When a joint becomes painful due to an injury or accident, it is essential to seek medical care. After a physical examination is completed, X-ray or other diagnostic images will most likely be taken to determine the nature and extent of the damage. If a sprain or fracture is found, the joint will probably need to be splinted to keep it immobilized and promote proper healing.
A sprain is a common type of injury that involves a stretching or tearing of ligaments, the structures that connect bones together within a joint. Patients with a sprain may experience different symptoms depending on the location and severity of the injury, but symptoms may include:
- Feeling of something popping in the joint
- Warmness under the skin
A sprain will be graded on a scale of one to three based on its severity. Grade 1 sprains are mild and involve only a stretching of the ligaments, while Grade 3 sprains involve a complete tear in the ligament and usually require prompt treatment. Many sprains can be treated through immobilization with a splint to protect damaged ligaments.
A fracture, a break or crack in a bone that occurs when the bone cannot withstand outside forces, often requires splinting as well. Fractures can range from a small crack in the bone to complete separation. A bone fracture causes pain, swelling and sometimes bruising of the affected area. Applied weight or pressure causes even more severe pain.
Bone fractures can be diagnosed through a physical examination and an X-ray or CT scan. Treatment for bone fractures depends on the location and type of fracture, as well as the patient's medical history. Mild to moderate fractures may require splints along with pain medication, and severe fractures may need temporary splinting before surgery to reset the bones. The immobilization helps both to relieve pain and speed up recovery.
Your doctor will use a splint to hold the affected bone in the proper position while it heals, which usually takes several weeks. Correct splint placement is essential to restore the normal arrangement of the bones.
Ear Wax Removal
Ear wax, also known as cerumen, is a natural substance produced to protect the ear from damage and infections. It is produced in the ear canal and normally accumulates and then dries up and falls out of the canal. It rids the ear of dust particles and repels water, which can cause infections. Without ear wax, our ears would be dry, itchy and unprotected.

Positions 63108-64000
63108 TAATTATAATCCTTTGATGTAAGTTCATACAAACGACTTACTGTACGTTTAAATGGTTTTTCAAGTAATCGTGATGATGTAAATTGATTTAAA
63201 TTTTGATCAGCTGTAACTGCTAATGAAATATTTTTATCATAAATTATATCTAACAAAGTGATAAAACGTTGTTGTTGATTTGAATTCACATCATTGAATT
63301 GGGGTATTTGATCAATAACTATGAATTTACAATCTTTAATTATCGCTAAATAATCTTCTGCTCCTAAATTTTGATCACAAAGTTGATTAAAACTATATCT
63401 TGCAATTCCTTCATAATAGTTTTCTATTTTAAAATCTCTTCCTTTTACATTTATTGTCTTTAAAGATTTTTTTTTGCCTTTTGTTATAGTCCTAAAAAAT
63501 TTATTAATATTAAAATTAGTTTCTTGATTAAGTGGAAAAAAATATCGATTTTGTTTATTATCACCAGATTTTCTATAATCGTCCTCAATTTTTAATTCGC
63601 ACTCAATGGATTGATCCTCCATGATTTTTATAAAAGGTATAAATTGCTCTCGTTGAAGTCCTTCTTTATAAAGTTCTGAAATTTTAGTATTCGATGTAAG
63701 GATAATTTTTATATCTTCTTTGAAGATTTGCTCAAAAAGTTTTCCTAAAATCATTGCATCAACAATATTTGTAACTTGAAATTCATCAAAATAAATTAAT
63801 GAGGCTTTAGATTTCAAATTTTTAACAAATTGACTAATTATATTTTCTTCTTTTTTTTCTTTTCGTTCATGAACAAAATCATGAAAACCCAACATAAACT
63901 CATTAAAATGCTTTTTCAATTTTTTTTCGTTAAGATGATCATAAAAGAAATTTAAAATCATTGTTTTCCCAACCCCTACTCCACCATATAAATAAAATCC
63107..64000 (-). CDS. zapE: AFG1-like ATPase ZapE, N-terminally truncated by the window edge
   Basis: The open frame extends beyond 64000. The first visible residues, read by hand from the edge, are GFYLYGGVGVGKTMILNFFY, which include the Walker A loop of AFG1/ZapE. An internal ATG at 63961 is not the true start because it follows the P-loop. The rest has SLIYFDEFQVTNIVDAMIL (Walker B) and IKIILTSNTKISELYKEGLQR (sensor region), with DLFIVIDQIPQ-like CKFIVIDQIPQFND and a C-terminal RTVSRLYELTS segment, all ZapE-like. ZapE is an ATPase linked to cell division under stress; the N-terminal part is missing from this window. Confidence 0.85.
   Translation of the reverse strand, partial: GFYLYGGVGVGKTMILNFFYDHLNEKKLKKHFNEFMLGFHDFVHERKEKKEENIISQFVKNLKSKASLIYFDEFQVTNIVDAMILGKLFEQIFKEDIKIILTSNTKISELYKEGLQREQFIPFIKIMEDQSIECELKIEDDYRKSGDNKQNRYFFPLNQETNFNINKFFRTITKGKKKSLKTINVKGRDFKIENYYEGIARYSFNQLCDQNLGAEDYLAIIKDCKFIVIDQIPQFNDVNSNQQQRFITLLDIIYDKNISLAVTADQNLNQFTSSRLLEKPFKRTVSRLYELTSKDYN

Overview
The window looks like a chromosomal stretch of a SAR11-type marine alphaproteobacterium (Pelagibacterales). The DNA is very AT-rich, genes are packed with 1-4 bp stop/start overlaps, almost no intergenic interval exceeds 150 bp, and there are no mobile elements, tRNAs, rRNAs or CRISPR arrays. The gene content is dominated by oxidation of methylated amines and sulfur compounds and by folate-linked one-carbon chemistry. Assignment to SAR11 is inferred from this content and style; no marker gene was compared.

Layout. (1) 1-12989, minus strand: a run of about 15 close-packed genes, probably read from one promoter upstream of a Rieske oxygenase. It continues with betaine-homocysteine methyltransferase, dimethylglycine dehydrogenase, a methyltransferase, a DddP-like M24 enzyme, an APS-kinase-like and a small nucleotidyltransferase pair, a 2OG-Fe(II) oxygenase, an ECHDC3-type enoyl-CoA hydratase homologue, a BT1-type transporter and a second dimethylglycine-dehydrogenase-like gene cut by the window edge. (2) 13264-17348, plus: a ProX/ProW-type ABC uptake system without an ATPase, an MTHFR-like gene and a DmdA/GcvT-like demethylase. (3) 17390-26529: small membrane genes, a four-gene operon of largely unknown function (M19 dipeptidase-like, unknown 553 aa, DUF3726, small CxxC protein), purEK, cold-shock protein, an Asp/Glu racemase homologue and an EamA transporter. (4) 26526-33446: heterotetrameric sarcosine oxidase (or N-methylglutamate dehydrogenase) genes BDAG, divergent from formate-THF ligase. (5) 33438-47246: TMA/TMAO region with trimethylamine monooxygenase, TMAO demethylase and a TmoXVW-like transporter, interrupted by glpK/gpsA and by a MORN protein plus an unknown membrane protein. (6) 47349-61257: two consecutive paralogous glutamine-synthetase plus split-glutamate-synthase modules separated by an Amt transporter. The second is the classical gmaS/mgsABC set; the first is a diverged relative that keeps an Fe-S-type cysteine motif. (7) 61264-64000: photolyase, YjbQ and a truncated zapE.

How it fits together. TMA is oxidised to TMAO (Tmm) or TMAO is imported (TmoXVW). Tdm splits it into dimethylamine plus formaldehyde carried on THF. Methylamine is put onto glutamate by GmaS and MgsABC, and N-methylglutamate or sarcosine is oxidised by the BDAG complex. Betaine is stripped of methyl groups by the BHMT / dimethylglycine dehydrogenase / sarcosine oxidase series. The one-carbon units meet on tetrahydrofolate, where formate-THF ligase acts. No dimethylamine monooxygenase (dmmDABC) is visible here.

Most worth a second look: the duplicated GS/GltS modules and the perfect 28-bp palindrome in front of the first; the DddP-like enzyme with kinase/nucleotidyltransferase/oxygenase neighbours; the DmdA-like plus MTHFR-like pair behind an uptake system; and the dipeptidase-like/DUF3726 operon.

The wax can be soft and almost liquid or firm and solid. It can consist of skin cells, bacteria and water. The production and clearing of ear wax is natural and self-sufficient. However, ear wax tends to accumulate in the ear canal for a number of reasons. The ear canal may narrow from an infection, the wax may not be as soft or too much wax may have been produced. Many people also experience a wax blockage when they attempt to clean their ears and accidentally push wax too far into the canal. If an extreme amount of wax builds up, it may need to be cleaned, or lavaged, by your doctor. Ear drops may also be prescribed to soften the wax and allow it to be cleared out.
When there is a blockage of wax in the ear canal, you may experience an earache, a feeling of the ear being plugged or full, a ringing in the ear and partial hearing loss. Upon visiting your doctor, the ear will be examined to determine whether a wax blockage is present. An ear wash is a treatment performed to clear the ear canal of excess wax buildup.
If there is a wax blockage, your doctor will soften and remove the wax with the ear wash. While your head is upright, the ear is positioned for the most direct path to the canal. Your doctor will then direct a syringe of warm water, sometimes mixed with detergent drops, toward the canal wall adjacent to the blockage. You will be directed to tip your head to drain the water. This process may be repeated several times until the plug of wax is freed.
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